the peak of Grand Teton -- the one that looks like a shark fin
-- and South Teton's peak from our bay window, and we can see people
coming and going from the campground.
View out our bay window to Grand Teton's and South
Zoomed in on the Teton peaks; flat-topped Table
Mountain is marked with an arrow.
There are no hookups in this campground. The sun is on the off-door side
and front cap, so the door side is mostly shaded. Although we're
surrounded by tall pines and spruce trees we get enough sun on the solar
panels to keep the batteries powered most of the day (we had glorious sunshine every day we
were here). There are no restrictive
generator hours, just quiet hours from 10 PM to 6 AM.
We can use one of the nearby bathrooms if we need to, and if we run
out of water Jim can easily get more by running two hoses across the
road to a threaded spigot.
The cost is still $6/night with our senior National Park Service passes ($12
regular rate with no pass). Jim paid the CG host $30 for five nights.
We'll go over to the east side of the Tetons on Monday, hoping there are
more sites at Gros Ventre Campground then.
Above and below: "fiery" sunset this evening (just clouds, not
In the middle of the afternoon an older couple came in with a tiny
camper and parked across from us. No one else came in to camp while we were
here this week. There are only four individual RV or tent sites and three group
areas in Reunion Flat.
Another Forest Service campground at the end of the canyon road has 30+ sites.
It's nice but if we stayed there we'd have to drive two more miles of rough
road with the camper in each direction, plus with the truck or car every
time we go down to Driggs. Most of the sites at that campground are too
small for our rig and there are always more people there. Folks with kids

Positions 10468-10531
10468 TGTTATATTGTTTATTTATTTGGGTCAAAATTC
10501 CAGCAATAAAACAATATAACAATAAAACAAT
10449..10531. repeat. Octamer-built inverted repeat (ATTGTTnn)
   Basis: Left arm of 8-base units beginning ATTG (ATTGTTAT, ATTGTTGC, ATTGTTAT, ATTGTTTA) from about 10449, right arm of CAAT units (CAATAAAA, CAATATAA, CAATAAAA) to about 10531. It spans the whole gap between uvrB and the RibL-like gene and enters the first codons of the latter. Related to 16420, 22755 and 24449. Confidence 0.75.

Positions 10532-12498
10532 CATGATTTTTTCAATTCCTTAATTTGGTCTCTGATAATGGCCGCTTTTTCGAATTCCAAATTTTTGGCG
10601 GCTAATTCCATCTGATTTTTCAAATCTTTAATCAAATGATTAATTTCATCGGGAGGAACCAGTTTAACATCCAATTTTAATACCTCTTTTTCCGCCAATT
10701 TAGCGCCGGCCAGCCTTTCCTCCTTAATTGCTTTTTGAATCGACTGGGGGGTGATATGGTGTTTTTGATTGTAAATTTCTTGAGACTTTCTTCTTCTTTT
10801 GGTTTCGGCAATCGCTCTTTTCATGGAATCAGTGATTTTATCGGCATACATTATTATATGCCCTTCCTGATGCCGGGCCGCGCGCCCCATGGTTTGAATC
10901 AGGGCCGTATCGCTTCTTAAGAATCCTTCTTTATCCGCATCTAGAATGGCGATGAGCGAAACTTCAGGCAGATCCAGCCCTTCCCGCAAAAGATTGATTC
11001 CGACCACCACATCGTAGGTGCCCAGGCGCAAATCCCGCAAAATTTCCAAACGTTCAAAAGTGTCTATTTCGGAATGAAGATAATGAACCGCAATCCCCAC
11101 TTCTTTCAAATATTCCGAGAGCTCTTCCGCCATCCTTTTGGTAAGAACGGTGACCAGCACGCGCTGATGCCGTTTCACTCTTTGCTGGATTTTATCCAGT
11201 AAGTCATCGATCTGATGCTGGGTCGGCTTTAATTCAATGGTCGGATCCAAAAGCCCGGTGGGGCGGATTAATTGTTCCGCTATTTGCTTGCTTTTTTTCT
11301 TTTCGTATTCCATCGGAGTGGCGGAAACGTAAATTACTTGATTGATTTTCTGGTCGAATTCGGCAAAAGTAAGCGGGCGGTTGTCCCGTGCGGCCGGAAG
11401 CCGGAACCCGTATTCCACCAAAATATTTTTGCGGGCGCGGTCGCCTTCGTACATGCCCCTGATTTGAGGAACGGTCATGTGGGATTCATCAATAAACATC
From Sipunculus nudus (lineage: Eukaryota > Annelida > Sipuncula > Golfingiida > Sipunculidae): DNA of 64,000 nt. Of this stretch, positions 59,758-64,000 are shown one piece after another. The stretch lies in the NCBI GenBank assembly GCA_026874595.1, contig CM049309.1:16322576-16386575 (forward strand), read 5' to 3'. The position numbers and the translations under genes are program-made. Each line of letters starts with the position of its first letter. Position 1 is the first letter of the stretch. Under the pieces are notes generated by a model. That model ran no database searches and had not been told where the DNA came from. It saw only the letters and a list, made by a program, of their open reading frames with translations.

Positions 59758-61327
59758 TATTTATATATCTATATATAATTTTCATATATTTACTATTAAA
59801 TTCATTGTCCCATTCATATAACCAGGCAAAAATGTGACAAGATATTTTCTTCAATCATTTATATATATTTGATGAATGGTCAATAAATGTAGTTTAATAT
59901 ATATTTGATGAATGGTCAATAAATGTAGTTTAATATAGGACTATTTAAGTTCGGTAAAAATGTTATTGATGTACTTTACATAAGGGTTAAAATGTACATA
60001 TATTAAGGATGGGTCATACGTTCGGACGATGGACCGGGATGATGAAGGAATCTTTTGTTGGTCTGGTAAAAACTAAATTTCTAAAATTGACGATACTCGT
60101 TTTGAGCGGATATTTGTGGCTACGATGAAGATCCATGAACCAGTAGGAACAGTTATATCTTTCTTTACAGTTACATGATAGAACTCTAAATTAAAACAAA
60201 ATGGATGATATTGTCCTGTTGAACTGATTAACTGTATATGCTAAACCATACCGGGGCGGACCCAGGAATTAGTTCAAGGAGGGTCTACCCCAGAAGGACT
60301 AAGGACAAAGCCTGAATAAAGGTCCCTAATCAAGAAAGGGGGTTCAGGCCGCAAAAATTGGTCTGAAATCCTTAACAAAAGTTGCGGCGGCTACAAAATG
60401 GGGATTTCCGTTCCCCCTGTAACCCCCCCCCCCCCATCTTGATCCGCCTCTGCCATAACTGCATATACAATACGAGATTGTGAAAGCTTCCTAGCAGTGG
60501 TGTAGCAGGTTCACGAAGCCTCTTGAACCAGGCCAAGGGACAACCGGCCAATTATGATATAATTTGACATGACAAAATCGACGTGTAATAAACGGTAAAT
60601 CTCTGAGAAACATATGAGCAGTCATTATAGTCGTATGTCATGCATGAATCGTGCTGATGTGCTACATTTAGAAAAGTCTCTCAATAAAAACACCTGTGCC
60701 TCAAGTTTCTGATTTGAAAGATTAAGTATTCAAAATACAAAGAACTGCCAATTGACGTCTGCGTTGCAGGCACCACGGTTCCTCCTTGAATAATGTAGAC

would like that campground but we much prefer Reunion Flat.
ACTIVITIES THIS WEEK
Each day Jim played
ball with Casey and rode her with the bike several miles in the
campground or in Driggs. He went into town each
day to get online since we don't have a signal at the campground. He
doesn't like to ride with her on Teton Canyon Rd. because some
inconsiderate people drive too fast and raise a lot of dust on the
I also took the dogs on walks by the little creek next to our site (next
two pictures) and down to South Teton Creek on the other side of the
campground. There wasn't time to hike on the trails up at the ski area
Above and below: not much water in the little
creek but it's a wet, shady haven for the dogs
On Friday we drove
up to the Grand Targhee Ski Resort at the top end of Ski Hill Road. Jim
got out and rode his bike about twelve miles down the paved road to Driggs.
This is a gorgeous
section of road, especially going downhill when you can see more of the
mountain and valley scenery. I took these photos from an overlook that
gives people one of the best views of the main Teton peaks and Alaska
Basin from anywhere in the area:
Farther down the road
I came up behind Jim at the curve where I saw the bear on our first day
at Reunion Flat:
No bear this time.
Jim was disappointed he didn't get to see it.
Jim continued riding
down to Driggs to the grocery parking lot where I parked the car. We ate lunch and bought some produce and baked goods at a very nice farmers' market
near the grocery. We were pleased to find a larger
percentage of unusual, high-quality food items and arts/crafts than some
farmers' markets we've attended in much larger towns and cities around
Artisan breads and baked goods in one booth, fresh
cheese, pork, and lamb in another
I had the Chicken Tikka Masala & Rice (yum!) for
Jim got a big hamburger at another booth.
Afterwards Jim rode
back to Reunion Flat for a total of 20 miles (plus another couple miles in the
campground with Casey).
When he got to Teton
Canyon Road he tried out a relatively new two-mile section of multi-use
trail that parallels the road but is far enough away from it to escape the
dust and traffic:
I meant to hike it but never did get 'round to it . . .
I'll have separate
entries re: my very long hike on Thursday in the Jedediah Smith
Wilderness (west side of the Tetons) and a day trip over to the national
park on Saturday.
Next entry: scenic 22½-mile
hike through Alaska Basin via the Teton Crest, Devil's Staircase, and Teton Shelf trails
"Runtrails & Company" - Sue Norwood, Jim O'Neil,
Cody the ultra Lab, and Casey-pup
© 2015 Sue Norwood and Jim O'Neil